2007 Annual Report
1a.Objectives (from AD-416)
1) Develop robust multi-element methods and quality control materials for trace and ultratrace elements important to human health,.
2)develop method for total vitamin B12 in foods,.
3)develop elemental speciation methods for vitamin B12 (cobalamin),.
4)develop analytical methods for the determination of hemeprotein and heme Fe in meats, and.
5)develop elemental fingerprinting method for food and botanical materials.
1b.Approach (from AD-416)
Analytical methods for the accurate determination of trace elements in foods will be developed using inductively coupled plasma atomic emission spectrometry (ICP-AES), inductively coupled plasma mass spectrometry (ICP-MS) and graphite furnace atomic absorption spectrometry (GFAAS). The appropriate method will depend on the metal concentration in the foods. Elements of interest include: Mn, Zn, Fe, Cu, Mg, Ca and P (ppm levels) as well as Co, Cr, Ni and V (ppb levels). Methods developed will be evaluated by commercial labs through collaborative studies. We will be involved in the preparation and characterization of a range of trace element control materials. Elemental speciation methods will be developed by combining microseparation methods with ICP-MS detection focusing on cobalamins (Vitamin B12 species). Species specific cobalamin data will be important for studying absorption and bioavailabilitly and the current official AOAC method is a time consuming, microbiological method which can measure only cyanocobalamin - not all the naturally occurring cobalamin species. Finally, iron species will be measured using size exclusion chromatography and UV/Vis and flame atomic absorption spectrometry. Total iron will be measured in meat samples as well as hemeprotein and heme iron. Appropriate speciation control materials will be developed and characterized to facilitate technology transfer. Preliminary elemental speciation food composition data speciation data tables will be prepared.
Activities related to this project have been dramatically curtailed as a result of the early and unexpected retirement of the lead scientist. Most of the research to be conducted in the original proposal has been modified or delayed. The research that is continuing is described below under the direction of the Research Leader.
Naturally occurring levels of Vitamin B12 are extremely low and difficult to detect even by mass spectrometry. A project was initiated to determine B12 based on detection of cobalt (Co) that is incorporated in the porphyrin ring of the vitamin, using inductively coupled plasma-mass spectrometry (ICP-MS). Direct analysis of a digested ready-to-eat dry cereal gave results approximately five-fold higher than the Nutrition Facts label value, indicating the possible presence of Co in a form other than B12. An acidified acetone extraction similar to that used for heme-iron, a metal also present in a porphyrin ring, initially gave results that were approximately 20% high compared to the label value. This research will continue using both Co detection and liquid chromatography-MS methods.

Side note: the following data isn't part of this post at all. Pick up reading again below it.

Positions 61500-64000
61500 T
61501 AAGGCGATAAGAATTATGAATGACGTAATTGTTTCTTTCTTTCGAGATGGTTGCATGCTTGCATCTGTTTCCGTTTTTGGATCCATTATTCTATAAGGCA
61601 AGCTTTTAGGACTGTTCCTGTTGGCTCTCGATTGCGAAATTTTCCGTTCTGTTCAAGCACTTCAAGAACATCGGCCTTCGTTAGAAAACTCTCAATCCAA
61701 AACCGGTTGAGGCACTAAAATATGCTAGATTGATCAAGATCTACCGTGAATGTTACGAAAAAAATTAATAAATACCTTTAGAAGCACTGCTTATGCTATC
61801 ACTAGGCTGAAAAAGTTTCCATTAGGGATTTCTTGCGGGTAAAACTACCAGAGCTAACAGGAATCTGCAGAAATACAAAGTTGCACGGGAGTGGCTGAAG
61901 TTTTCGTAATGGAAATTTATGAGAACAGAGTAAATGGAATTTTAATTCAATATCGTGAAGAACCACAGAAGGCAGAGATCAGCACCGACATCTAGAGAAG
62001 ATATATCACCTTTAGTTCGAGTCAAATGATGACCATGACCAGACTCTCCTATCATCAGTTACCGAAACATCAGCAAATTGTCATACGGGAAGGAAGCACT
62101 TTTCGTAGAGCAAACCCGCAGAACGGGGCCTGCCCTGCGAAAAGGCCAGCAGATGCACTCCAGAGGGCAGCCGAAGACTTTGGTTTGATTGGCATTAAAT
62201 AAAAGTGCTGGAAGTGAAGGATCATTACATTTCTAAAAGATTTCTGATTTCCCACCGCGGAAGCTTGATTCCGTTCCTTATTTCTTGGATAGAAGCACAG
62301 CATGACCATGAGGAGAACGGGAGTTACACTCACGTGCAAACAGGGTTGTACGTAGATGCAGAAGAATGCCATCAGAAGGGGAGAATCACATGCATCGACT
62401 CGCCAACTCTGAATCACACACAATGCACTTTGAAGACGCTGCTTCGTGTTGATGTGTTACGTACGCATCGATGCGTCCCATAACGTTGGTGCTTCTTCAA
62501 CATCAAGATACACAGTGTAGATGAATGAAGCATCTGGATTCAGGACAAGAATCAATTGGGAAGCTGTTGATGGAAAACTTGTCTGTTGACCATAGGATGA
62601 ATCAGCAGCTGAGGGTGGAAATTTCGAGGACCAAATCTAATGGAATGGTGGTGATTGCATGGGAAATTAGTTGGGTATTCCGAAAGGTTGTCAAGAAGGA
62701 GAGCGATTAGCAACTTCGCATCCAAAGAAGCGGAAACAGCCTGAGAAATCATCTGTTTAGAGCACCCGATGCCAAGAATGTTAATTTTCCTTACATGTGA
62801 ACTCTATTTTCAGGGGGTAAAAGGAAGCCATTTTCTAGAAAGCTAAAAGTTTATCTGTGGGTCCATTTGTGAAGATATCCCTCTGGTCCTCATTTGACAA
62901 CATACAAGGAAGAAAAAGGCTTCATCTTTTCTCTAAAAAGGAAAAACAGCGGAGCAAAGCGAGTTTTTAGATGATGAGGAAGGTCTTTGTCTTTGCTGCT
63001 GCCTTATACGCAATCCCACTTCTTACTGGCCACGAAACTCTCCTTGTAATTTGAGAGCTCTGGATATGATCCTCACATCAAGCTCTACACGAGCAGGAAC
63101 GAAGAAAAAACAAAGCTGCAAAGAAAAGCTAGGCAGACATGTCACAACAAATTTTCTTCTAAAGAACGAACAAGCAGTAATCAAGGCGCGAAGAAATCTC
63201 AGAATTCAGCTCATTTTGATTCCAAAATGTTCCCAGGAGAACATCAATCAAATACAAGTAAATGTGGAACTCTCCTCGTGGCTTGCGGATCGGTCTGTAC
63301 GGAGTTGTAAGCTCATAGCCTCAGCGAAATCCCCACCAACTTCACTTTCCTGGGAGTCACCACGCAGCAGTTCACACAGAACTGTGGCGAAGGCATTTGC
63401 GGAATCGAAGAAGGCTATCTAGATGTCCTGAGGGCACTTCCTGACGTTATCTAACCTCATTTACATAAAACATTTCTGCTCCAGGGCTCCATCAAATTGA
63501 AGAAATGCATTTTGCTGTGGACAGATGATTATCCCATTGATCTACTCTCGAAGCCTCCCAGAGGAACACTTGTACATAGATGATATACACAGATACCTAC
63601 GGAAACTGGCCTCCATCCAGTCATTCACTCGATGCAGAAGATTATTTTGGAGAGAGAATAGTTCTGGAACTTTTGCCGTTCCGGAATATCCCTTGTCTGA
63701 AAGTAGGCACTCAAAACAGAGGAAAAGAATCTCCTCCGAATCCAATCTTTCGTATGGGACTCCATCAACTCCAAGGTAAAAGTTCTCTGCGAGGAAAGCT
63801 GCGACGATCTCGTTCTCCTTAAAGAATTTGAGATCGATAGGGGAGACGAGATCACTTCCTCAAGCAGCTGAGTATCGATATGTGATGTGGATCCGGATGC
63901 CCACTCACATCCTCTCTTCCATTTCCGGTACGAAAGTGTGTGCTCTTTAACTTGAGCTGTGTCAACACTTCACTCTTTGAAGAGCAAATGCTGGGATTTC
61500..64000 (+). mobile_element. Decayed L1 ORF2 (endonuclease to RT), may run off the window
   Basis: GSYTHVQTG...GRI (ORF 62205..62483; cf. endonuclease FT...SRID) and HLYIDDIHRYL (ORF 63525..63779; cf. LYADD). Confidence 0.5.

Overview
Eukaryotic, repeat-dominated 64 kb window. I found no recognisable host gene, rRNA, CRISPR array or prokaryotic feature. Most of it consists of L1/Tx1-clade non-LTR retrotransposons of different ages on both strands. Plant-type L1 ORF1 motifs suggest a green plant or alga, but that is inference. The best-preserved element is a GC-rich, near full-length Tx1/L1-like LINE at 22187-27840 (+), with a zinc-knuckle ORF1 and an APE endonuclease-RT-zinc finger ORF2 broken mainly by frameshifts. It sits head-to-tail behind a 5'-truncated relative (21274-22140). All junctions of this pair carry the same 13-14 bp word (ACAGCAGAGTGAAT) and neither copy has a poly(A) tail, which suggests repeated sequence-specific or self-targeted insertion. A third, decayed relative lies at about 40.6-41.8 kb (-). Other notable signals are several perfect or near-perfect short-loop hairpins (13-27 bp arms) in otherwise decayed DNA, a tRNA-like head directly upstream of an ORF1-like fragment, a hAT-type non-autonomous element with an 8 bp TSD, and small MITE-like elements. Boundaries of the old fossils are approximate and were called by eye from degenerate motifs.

The levels of calcium (Ca) in soy milk that are associated with the solids were investigated. It was demonstrated that after moderate centrifugation, 90% of the Ca was found in the solid cake. This suggested that there would be little Ca in the liquid phase of soy milk products that had sat on the shelf for some time. The level of Ca in the liquid phase would strongly depend on how vigorous the consumer shook the milk container prior to use. These results suggest that the next step is to determine the extent of settling in soy milk products and ability of users to re-mix the Ca with shaking.
Trace metals (calcium, copper, iron, magnesium, manganese, phosphorous, potassium, and zinc) were analyzed in the multivitamin/multielement tablet Standard Reference Material (SRM) 3280 being developed by the National Institutes of Standards and Technology (NIST). These data were submitted to NIST for use in establishing the reference values.
The Food Composition and Methods Laboratory (FCML) also participated in the National Marine Analytical Quality Assurance Program for the determination of trace metals in marine mammal tissue sponsored by NIST and the National Oceanic and Atmospheric Administration. Values for cadmium, copper, iron, manganese, and zinc were reported to NIST.
Studies were initiated to develop a method for profiling the elemental content of samples using the full scan mode of the inductively coupled plasma-mass spectrometer (ICP-MS). This method determines semi-quantitative values for all elements from mass 6 to 238 based on internal standardization. The method was first used to determine the elemental profile of dry bean samples. The semi-quantitative values of the scanning method were compared to values determined using a routine analytical method based on ICP-atomic emission spectrometry for 15 elements.
This research addresses National Program 107, Human Nutrition, Action Plan Component 1, Composition of Foods.
5.Significant Activities that Support Special Target Populations